CARSON CITY — State Senate Majority Leader Steven Horsford and Assemblywoman Marilyn Kirkpatrick were voted the best legislators of the 2011 legislative session in a Review-Journal poll of lawmakers, reporters and lobbyists.
State Sen. Ben Kieckhefer, R-Reno, and Assemblyman Jason Frierson, D-Las Vegas, were named the best freshmen. State Sen. Elizabeth Halseth, R-Las Vegas, was chosen the worst Senate freshman and senator, while Mark Sherwood, R-Henderson, was named the worst Assembly member and freshman.
Gov. Brian Sandoval earned a "B" grade for his performance working with legislators. In his last session in 2009, Gov. Jim Gibbons received an "F" grade.
Forty of the 150 ballots distributed by the Review-Journal were returned. Review-Journal staff members did not participate.
"This is a huge honor for me," said Kirkpatrick, D-North Las Vegas, who chaired both the Assembly Government Affairs and Taxation committees. "My goal was to work with all the freshmen. I am thankful to them. I’m all about policy and bipartisanship."
Voters’ positive comments about Kirkpatrick included, "She works hard and is honest," and she "does things right."
Kirkpatrick, who completed her fourth term in the Assembly, said she wants to return to another session instead of running for what might be an open Senate seat.
Respondents either loved or hated Horsford, D-Las Vegas, who was named both the best and the third-worst state senator.
Horsford led the Democratic opposition to Sandoval, contending education and social services would be devastated without higher taxes. Ultimately he compromised with the governor, settling for continuation of $620 million in taxes that would have expired.
Poll voters called him a "passionate" leader. At times he even cried, such as when he mentioned during a hearing that his late grandmother had been in a nursing home for 25 years.
But some voters considered him a polarizing influence, saying he often resorted to "grandstanding" and "serves unions only."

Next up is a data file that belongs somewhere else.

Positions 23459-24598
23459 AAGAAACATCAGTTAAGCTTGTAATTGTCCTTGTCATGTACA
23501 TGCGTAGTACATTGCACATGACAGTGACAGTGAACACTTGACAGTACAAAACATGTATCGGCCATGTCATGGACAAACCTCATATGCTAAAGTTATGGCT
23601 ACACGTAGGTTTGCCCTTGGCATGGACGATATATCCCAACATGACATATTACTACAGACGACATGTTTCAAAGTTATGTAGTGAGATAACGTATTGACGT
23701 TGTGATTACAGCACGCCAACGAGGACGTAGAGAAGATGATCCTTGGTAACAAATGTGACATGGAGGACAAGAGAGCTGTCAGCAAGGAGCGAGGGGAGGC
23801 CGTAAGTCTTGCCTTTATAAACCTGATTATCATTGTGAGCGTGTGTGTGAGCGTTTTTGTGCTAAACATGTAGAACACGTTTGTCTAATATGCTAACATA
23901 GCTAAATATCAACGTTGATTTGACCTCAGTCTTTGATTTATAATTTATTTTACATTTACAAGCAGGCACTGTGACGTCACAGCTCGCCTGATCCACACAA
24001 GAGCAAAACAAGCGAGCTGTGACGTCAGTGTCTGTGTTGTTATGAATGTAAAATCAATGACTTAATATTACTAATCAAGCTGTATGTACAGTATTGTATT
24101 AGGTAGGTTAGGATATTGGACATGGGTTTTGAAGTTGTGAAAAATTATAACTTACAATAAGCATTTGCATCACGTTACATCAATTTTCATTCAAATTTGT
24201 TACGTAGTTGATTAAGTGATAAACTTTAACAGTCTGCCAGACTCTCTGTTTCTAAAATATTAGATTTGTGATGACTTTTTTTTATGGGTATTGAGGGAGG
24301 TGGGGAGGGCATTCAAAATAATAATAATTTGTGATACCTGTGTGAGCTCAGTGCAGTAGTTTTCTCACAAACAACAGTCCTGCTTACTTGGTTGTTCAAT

The two-term state senator is expected to run for Congress.
As for Sandoval, several voters said the governor held the Republican caucus together. One voter called him "charismatic," but others rated him down for breaking his pledge not to extend taxes that would have expired at the end of June.
Frierson attributed his success as a lawmaker to his experience as a lobbyist for the public defender’s office in recent sessions.
"I was most proud of my ability to work with everybody, across the table, with my colleagues in the Senate and with all the caucuses," he said.
One voter called Frierson a "future speaker of the Assembly."
Kieckhefer also had previous legislative experience, covering the 2003 session as an Associated Press reporter and more recently working as Gibbons’ press secretary and as spokesman for the Department of Health and Human Services. Respondents called him someone who "works to find solutions" and "thoughtful and measured."
Halseth, 27, was called "immature" by one voter. Another said she "needs to learn decorum."
Since she has a four-year term, Halseth can improve in the 2013 session.
Sherwood, known for his conservative principles, often irritated Democrats with his floor statements, but in the end stood with Sandoval in support of extending taxes and passing the state budget.
Some voters called him "smart," but others said he lacks "people skills."
Contact Capital Bureau Chief Ed Vogel at email@example.com or 775-687-3900.